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Watershed Info No 1053

Daniel Salzler                                                                            No. 1053                                       6 Items         June 12, 2020

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  1. Federal Court Outlaws Controversial Herbicide Dicamba.  Farmers will have to immediately stop the use of dicamba on millions of acres across the country in the wake of numerous lawsuits claiming damage to neighboring crops from drift.

On June 4, the day after the Ninth Circuit made its ruling, USDA secretary Sonny Perdue issued a statement that encouraged the EPA “to use any available flexibilities to allow the continued use of already purchased dicamba products.”

On June 8, the EPA issued an order that ended the approval for dicamba, but allowed farmers to use existing stock of the herbicide until July 31, 2020.)

Farmers can no longer spray the controversial pesticide dicamba over-the-top of genetically modified soybeans and cotton, the U.S. Ninth Circuit Court of Appeals ruled Wednesday.Dicamba is a weed killer that skyrocketed in use in recent years after agribusiness giant Monsanto introduced genetically engineered soybean and cotton seeds that resist the herbicide. The ruling means that farmers will have to immediately cease the use of dicamba on millions of acres of crops across the Midwest and South. About 60 million acres of crops will be affected.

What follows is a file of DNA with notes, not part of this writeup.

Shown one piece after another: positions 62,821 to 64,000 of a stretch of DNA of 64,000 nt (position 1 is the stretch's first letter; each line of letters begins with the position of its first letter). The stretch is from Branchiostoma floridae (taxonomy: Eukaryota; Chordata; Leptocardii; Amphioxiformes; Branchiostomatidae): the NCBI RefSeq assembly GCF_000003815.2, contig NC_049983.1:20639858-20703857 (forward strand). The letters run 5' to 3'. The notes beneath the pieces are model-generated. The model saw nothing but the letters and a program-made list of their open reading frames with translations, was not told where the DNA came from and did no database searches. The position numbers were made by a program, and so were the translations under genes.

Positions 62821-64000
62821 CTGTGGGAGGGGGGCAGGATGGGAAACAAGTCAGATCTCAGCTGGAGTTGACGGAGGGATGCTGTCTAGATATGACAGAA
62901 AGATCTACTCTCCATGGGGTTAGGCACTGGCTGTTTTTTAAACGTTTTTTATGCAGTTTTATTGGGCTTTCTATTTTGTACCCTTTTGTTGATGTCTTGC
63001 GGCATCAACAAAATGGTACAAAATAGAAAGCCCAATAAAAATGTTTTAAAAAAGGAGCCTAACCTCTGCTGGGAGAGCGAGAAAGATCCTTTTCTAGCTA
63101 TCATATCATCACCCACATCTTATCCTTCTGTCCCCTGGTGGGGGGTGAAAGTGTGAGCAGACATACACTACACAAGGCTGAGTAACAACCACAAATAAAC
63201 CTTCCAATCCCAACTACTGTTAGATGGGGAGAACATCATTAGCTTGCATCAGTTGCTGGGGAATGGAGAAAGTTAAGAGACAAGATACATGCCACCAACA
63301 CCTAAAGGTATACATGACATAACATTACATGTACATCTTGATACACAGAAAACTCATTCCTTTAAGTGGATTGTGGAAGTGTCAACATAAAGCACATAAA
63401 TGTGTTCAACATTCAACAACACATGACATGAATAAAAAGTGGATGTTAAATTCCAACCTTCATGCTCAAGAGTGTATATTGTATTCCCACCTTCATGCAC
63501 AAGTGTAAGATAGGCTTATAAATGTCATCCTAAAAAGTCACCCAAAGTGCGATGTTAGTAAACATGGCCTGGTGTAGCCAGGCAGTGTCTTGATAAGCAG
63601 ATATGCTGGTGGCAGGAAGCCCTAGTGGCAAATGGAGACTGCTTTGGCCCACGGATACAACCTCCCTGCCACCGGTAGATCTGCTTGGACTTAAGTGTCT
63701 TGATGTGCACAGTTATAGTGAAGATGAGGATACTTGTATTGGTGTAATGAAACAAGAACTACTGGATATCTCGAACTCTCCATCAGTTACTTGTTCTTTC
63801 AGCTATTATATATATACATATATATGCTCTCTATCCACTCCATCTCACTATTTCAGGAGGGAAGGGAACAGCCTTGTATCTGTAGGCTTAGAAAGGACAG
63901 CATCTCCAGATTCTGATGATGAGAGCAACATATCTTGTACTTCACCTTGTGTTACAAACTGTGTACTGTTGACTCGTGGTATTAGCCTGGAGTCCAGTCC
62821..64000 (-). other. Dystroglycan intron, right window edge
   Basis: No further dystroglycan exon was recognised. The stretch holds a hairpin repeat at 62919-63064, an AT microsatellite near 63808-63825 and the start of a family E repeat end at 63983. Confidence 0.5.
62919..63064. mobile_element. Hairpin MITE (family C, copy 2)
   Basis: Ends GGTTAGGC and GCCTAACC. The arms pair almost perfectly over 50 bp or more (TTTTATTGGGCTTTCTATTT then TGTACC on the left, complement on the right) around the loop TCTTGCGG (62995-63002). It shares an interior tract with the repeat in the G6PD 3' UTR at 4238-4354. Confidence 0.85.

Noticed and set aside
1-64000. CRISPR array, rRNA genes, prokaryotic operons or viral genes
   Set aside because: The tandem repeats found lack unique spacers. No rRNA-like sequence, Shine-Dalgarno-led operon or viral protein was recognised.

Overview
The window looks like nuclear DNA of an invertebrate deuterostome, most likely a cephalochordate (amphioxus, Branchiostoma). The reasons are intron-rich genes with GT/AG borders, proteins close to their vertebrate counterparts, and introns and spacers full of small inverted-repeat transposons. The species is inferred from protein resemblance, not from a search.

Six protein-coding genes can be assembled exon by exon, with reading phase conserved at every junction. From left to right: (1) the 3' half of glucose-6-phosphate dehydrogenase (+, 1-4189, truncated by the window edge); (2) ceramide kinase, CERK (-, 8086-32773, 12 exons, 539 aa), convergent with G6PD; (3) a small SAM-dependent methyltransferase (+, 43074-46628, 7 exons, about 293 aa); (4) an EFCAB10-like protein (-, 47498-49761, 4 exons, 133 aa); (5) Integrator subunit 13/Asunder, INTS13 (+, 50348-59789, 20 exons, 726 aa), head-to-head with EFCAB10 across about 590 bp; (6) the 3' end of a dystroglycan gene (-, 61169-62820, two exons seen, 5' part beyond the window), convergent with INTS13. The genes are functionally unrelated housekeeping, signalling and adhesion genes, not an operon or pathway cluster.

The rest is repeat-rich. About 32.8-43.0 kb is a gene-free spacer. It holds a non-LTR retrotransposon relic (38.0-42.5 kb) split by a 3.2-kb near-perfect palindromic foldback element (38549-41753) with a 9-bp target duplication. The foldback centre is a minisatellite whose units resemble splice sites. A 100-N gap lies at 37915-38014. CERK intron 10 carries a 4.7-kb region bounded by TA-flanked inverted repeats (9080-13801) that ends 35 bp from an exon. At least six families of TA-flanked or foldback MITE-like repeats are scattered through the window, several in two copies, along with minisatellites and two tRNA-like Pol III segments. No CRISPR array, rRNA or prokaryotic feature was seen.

Farming and conservation organizations the National Family Farm Coalition, Center for Food Safety, Center for Biological Diversity, and Pesticide Action Network, filed a lawsuit alleging that the U.S. Environmental Protection Agency unlawfully approved the herbicide.

The court vacated the U.S. Environmental Protection Agency’s (EPA) registration of Bayer’s XtendiMax with VaporGrip Technology dicamba herbicide, ruling that the agency violated the Federal Insecticide, Fungicide, and Rodenticide Act, the federal law regulating pesticides. Bayer bought Monsanto in 2018.

The ruling also vacates approval for dicamba-based herbicides made by BASF and Corteva.

Bayer spokeswoman Susan Luke said the company “strongly disagrees” with the ruling and is assessing options.

“If the ruling stands, we will work quickly to minimize any impact on our customers this season. Our top priority is making sure our customers have the support they need to have a successful season,” Luke wrote in an emailed statement Wednesday night.

In a statement posted online Thursday morning, Bayer said it would pursue a new registration of its dicamba herbicide for the 2021 growing season and “we hope to obtain the new registration by this fall.” Since new versions of dicamba made by Monsanto and BASF were released for the 2017 growing season, the off-target movement of dicamba has damaged millions of acres of non-resistant crops and natural areas each year.  The herbicide is also at the heart of hundreds of lawsuits filed over the damage. Earlier this year, a Missouri jury awarded a peach farmer $265 million for damage from dicamba to his crops.